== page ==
Brought to you by the folks at

Learn UX, UI and Front-End Dev at our immersive bootcamp in Chicago, and design a new career.

Navigation Menu+

Andrew Baygulov, Creative Director at Creativedash

Posted on Dec 10, 2015 by

Tweet about this on TwitterShare on FacebookShare on Google+Share on LinkedInEmail this to someone

Andrew Baygulov is a creative director at Creativedash, a versatile design studio that works across multiple mediums. He's also active on Dribble where you can catch his latest work.

Where do you work and what is your current title?

I’m the Creative Director at Creativedash. We’re focused on creating emotional connections between users and products.

Please tell us a little bit about yourself & your background.

I wasn’t sure what my plan for the future was when I was in high school. With the pressure of doing something with my life I decided to go to drafting school because it sounded very interesting to me at the time. I worked in that field for about 5 years but was always drawn to something more creative. Just for fun, I often did business cards for my coworkers and also tried getting into 3D animation. My coworkers have always told me that I was in a wrong field and they were right.

When did you first realize you wanted to be a designer?

To be honest, I didn’t even know that jobs like graphic design existed when I was in high school. I had no idea you can make a living knowing Photoshop until I met a guy who told me that he designed a website for his neighbor over the weekend and made enough money to buy himself a new TV. A lightbulb turned on in my head and I realized that I could make a living out of it.

As for my drafting job, that came to the end when the housing crash happened in 2008. It was impossible to find a job in that field so I had a lot of time on my hands. That same year one of my friends asked me if I could design and build him a website for his business. I knew nothing about building websites but because i had such a big interest in design, I agreed to do it without knowing a single line of code. It definitely wasn’t the prettiest site on the planet but I was very proud of it because I designed and coded it using mostly YouTube tutorials.

What was your first design job? Any interesting stories about how you broke into the field?

I moved to Oregon in 2010 with little bit of money in my savings. I was so broke that my girlfriend had to pay my rent. This made me eager to find a job there as soon as possible. Prior to moving I did a couple freelance projects — just enough to put together my resume. One of the jobs I applied for was Oregonlive and it was very important one for me as you can imagine. I was pretty nervous, knowing that I had very little experience. But after about 4 days of interviews, calls and presentations I finally got it. It was a big relief and it was a great start to my career.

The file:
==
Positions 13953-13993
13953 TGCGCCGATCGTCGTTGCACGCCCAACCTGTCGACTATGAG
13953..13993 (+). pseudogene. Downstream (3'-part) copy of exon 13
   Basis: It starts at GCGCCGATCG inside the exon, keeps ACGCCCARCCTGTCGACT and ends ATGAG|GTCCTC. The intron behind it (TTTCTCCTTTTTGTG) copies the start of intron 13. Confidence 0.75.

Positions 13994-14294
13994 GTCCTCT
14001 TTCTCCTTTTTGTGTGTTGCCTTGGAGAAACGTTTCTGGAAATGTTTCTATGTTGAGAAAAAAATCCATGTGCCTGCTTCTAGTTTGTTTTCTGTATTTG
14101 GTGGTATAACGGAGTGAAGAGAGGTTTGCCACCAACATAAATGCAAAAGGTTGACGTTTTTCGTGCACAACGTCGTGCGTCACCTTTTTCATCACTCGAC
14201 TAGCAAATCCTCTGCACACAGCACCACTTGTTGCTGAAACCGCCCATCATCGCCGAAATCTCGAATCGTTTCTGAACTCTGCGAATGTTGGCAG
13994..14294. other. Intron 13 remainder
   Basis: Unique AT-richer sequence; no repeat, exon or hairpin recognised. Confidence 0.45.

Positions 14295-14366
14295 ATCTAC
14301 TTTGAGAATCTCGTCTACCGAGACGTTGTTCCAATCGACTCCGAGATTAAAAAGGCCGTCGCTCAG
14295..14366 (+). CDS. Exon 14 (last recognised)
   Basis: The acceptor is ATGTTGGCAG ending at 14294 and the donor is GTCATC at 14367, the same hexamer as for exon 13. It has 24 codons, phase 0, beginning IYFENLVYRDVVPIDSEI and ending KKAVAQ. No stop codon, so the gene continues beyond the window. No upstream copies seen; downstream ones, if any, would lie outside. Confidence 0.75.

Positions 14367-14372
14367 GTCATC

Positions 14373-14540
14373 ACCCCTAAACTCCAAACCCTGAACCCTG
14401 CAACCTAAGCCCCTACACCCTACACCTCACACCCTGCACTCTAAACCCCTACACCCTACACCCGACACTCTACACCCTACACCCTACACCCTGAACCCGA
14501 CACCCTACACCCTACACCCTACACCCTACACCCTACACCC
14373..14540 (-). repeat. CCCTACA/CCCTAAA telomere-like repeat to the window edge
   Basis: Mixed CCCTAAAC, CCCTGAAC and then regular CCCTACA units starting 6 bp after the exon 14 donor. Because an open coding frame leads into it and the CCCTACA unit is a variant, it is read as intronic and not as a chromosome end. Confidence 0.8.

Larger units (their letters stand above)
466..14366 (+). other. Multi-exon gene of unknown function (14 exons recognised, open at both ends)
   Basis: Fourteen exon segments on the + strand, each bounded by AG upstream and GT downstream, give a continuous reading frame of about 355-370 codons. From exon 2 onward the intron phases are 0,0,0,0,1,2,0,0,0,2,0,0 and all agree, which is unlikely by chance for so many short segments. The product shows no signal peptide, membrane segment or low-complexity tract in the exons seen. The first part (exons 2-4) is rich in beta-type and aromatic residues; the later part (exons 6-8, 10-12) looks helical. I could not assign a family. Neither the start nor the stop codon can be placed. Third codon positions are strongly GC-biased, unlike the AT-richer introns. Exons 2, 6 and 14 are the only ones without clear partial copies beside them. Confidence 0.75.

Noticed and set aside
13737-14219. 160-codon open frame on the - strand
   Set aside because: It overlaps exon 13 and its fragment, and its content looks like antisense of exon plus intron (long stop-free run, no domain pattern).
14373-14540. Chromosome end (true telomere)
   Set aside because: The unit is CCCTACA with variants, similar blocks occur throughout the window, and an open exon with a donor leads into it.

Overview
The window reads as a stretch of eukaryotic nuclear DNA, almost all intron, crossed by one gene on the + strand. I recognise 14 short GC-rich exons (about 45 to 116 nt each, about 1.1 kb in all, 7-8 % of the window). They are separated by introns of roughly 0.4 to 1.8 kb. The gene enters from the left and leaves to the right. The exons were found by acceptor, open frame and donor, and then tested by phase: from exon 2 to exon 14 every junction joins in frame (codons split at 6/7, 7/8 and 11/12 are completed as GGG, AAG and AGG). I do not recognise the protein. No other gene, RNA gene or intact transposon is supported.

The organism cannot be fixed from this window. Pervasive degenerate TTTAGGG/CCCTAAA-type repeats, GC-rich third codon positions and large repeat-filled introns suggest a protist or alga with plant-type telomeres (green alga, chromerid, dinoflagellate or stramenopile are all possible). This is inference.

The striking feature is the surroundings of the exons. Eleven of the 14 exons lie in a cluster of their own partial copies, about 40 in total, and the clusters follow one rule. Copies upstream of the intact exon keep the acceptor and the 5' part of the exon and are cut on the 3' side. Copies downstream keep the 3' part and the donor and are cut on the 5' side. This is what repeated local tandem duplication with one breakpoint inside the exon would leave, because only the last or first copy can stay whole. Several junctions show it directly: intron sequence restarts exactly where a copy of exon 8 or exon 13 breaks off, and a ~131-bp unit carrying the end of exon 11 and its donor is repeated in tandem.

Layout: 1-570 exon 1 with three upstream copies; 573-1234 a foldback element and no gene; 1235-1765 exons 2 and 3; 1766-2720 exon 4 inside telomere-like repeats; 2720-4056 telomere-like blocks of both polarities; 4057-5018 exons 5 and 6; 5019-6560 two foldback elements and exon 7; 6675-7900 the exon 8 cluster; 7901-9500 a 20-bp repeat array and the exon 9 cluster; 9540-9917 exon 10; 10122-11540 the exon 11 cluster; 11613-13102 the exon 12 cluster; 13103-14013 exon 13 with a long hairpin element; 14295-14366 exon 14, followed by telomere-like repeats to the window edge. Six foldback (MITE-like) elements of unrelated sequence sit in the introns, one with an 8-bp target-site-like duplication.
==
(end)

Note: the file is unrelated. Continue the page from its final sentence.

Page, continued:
Are there any memorable war stories, client interactions or close calls that have taught you something important about how things work?

I was always shy to get on the call with a client, so I avoided it by using email, which was a big mistake because its so much easier to understand what a client is looking for when you meet that person face to face. So many miscommunication problems can be resolved just by meeting the person. Furthermore, it also helps build a relationship with them which can last as a long term relationship.

What’s a common mistake you often see entry level designers make? What are some tips to avoid or overcome it?

I think a lot of entry-level designers think its easy to open Photoshop and just put a website together. There is a lot more to UI then just pretty images. Most of them realize it pretty quickly when whey post something on Dribble and get 5 likes for their posts. It’s important to have a goal and stay focused. It took me 5 years and a lot of sleepless nights and weekends of hard work to achieve my goals.

What advice would you give to someone trying to break into the industry?

There is nothing better than hard work. It takes time and patience but it always gets noticed. So if you love what you do, work hard, post your work and design it like you’re doing it for yourself then opportunities will come.

What do you think is the future of your industry?

Well, we can only guess. Web is changing almost on the daily basis. No one knew mobile was going to be so huge and now we can’t live without our phones. Overall, I think it will bring us a lot of useful tools and innovations.

Tweet about this on TwitterShare on FacebookShare on Google+Share on LinkedInEmail this to someone

Submit a Comment

Your email address will not be published. Required fields are marked *

Keep the campfire going.